Work with the school operations team to manage logistical elements of major student assessments; collect and track important school paperwork from scholars and teachers.

Continuously seeks feedback for improvement with the ultimate intent of taking on increased operations leadership responsibilities in the future.

That last duty, regarding the “utlimate intent of taking on increased operations leadership,” sounds like an agreement to ultimately travel the unbalanced life-path toward professional burnout.

One of the “strong preferences” for job candidates is in “phone banking, canvassing, campaign strategy.”

Marketing to parents and students to convince them that they want you as their school choice.

Just like other businesses public schools do.

However, be sure, O Prospective Dean o’ Operations, to take a lesson from your counterparts in Nashville. From the September 15, 2017, Tennessean:

A Nashville-based charter school network has agreed to pay $2.2 million to settle a class-action lawsuit filed by parents who objected to a series of mass text messages they received from the charter organization promoting enrollment at its schools.

RePublic Schools Nashville announced the settlement agreement in a statement late Friday that made clear they are not accepting fault. The school’s insurance policy would cover the full amount as well as RePublic’s attorney fees, the school said, and no tax dollars would go toward the settlement.

The settlement — which would deliver financial relief to 5,319 Metro school parents — comes amid an ongoing debate over the district’s sharing of student data and contact information with publicly-financed, privately-led charters.

RePublic has agreed to stop sending text messages to Metro school parents without permission. …

The lawsuit against RePublic, originally filed in January 2016, alleged that RePublic violated the federal Telephone Consumer Protection Act by sending messages through a commercial auto-dialing service without the consent of recipients. It claimed parents received the first set of mass text messages on phones on Nov. 16, 2015, and that three additional installments were made through January 2016.

One text message read: “4th-grade parents, your child is eligible to attend Nashville Academy of Computer Science next year. Please call us at 615-873-0484 to tour our facility!”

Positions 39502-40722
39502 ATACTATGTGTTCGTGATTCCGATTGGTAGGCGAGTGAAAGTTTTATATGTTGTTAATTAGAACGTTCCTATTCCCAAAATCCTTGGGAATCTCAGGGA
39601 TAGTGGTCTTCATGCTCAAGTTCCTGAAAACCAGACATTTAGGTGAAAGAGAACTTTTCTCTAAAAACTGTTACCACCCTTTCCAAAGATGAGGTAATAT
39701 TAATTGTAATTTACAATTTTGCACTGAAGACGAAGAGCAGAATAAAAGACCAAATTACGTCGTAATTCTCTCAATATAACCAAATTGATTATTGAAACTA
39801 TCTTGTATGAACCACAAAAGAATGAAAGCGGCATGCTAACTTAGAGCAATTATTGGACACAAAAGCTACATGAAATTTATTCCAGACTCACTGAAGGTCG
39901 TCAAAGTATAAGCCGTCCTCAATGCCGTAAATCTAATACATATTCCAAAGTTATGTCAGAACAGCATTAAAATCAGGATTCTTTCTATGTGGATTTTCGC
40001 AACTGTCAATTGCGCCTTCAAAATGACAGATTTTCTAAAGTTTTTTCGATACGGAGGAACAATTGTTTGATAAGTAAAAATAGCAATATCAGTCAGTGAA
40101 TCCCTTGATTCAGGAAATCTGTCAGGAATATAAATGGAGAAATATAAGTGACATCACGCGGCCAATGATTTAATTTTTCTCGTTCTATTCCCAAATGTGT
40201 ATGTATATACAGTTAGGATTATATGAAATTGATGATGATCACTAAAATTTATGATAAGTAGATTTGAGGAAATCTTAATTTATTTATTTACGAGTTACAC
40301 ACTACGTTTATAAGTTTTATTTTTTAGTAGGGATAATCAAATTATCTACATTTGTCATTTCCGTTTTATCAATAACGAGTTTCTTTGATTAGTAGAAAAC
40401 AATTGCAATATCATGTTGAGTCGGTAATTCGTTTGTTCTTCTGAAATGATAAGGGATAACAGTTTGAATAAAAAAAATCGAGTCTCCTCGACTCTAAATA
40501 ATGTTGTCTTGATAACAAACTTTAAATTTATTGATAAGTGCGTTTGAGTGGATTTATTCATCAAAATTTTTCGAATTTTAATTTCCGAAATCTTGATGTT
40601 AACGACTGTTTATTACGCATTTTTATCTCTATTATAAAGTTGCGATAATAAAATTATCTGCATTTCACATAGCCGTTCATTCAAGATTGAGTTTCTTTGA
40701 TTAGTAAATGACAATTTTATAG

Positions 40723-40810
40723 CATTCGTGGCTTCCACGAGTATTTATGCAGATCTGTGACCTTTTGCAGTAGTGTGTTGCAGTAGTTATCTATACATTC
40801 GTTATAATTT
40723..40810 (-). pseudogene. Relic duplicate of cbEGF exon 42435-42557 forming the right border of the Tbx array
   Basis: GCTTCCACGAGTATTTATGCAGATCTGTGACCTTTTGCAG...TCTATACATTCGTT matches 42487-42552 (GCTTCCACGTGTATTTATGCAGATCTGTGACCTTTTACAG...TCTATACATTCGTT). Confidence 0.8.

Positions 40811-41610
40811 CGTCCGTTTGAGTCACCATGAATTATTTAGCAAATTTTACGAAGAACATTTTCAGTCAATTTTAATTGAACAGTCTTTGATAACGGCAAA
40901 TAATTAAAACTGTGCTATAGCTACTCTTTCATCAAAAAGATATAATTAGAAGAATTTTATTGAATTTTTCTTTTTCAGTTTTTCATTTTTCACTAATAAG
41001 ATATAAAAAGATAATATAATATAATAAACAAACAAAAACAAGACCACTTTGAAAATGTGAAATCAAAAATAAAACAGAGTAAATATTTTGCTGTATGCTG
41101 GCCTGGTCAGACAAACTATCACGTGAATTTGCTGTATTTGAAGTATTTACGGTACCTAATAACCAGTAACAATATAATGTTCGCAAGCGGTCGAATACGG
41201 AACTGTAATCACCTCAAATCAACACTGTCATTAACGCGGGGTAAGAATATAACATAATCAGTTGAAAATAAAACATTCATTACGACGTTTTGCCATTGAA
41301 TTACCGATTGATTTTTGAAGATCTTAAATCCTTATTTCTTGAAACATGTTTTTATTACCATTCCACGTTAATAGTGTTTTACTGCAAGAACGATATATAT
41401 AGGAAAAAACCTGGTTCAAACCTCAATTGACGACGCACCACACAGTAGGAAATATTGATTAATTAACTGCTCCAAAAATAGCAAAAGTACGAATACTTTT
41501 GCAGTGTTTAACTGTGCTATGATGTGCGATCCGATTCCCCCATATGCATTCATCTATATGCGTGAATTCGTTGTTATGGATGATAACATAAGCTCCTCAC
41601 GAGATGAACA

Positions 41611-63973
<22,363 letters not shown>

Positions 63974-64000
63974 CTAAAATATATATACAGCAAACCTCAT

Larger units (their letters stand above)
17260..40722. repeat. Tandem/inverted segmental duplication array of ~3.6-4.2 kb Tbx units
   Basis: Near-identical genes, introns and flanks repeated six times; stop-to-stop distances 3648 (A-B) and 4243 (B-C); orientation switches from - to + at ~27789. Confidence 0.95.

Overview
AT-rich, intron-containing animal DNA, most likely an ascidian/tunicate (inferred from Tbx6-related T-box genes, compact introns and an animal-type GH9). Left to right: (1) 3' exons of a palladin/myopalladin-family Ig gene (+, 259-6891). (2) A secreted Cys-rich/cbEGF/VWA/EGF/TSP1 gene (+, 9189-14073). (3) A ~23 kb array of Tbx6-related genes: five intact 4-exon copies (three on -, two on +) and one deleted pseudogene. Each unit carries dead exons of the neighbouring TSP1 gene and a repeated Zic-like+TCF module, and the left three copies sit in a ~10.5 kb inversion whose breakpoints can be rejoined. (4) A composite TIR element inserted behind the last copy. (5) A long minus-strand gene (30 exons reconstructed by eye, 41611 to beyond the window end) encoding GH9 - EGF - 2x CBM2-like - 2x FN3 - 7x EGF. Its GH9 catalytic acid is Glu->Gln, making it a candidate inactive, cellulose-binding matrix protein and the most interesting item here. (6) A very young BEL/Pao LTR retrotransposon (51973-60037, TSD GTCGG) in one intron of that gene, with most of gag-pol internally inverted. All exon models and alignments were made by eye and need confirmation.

The lawsuit, which referred to the text messages as “spam,” took a significant turn in March when U.S. District Court Judge Waverly Crenshaw granted class-action status to the plaintiffs.

The law firm representing the parents, Nashville-based Branstetter, Stranch & Jennings, had sought up to $12 million in relief, $500 per text, or $1,500 per person.

“The plaintiffs are very pleased with the settlement, which if approved by the court will result in one of the largest recoveries on a per-class member basis ever in a spam text messaging lawsuit,” attorney Gerard Stranch said in an emailed statement. “It is also significant in that RePublic Schools Nashville has agreed to cease sending text messages to MNPS parents and guardians without first obtaining their express consent.”

Spamming parents and students already attending public schools via a commercial dialing service to try to convince them to attend your “public school”?

Why, that seems more like the practice of an education business than it does a public school.

Marketing is a charter school practice.

Charter schools are public schools. RePublic Schools are charter schools.

money apple

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Interested in scheduling Mercedes Schneider for a speaking engagement? Click here.

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Want to read about the history of charter schools and vouchers?

School Choice: The End of Public Education? 

school choice cover  (Click image to enlarge)

Schneider is a southern Louisiana native, career teacher, trained researcher, and author of two other books: A Chronicle of Echoes: Who’s Who In the Implosion of American Public Education and Common Core Dilemma: Who Owns Our Schools?. You should buy these books. They’re great. No, really.

both books

Don’t care to buy from Amazon? Purchase my books from Powell’s City of Books instead.

From → Charters, Litigation

One Comment
  1. Cris permalink

    This article reminded me that the marketing aspect should include information on RALLY, a corporation that exists in California. Investigation of RALLY will reveal its extremely important role in promoting charter schools in Washington State. Unknown to most people is that RALLY was the marketing firm behind all the robo calls, the media, and trips to the Washington legislature to promote charter schools in Spokane. The President of RALLY, Felix Schein has a background in communications including Meet the Press and Nightly News, but as President of RALLY, his role includes litigation. He hired Howli Ledbetter, who had been the marketer to promote President Obama’s programs for 6 years. Howli must have married, or somehow changed her last name after joining Felix Schein’s organization. He bragged about his role in Washington State’s legislation to by-pass the State Constitution’s language and fund Charter Schools a different way.

    Cris Shardelman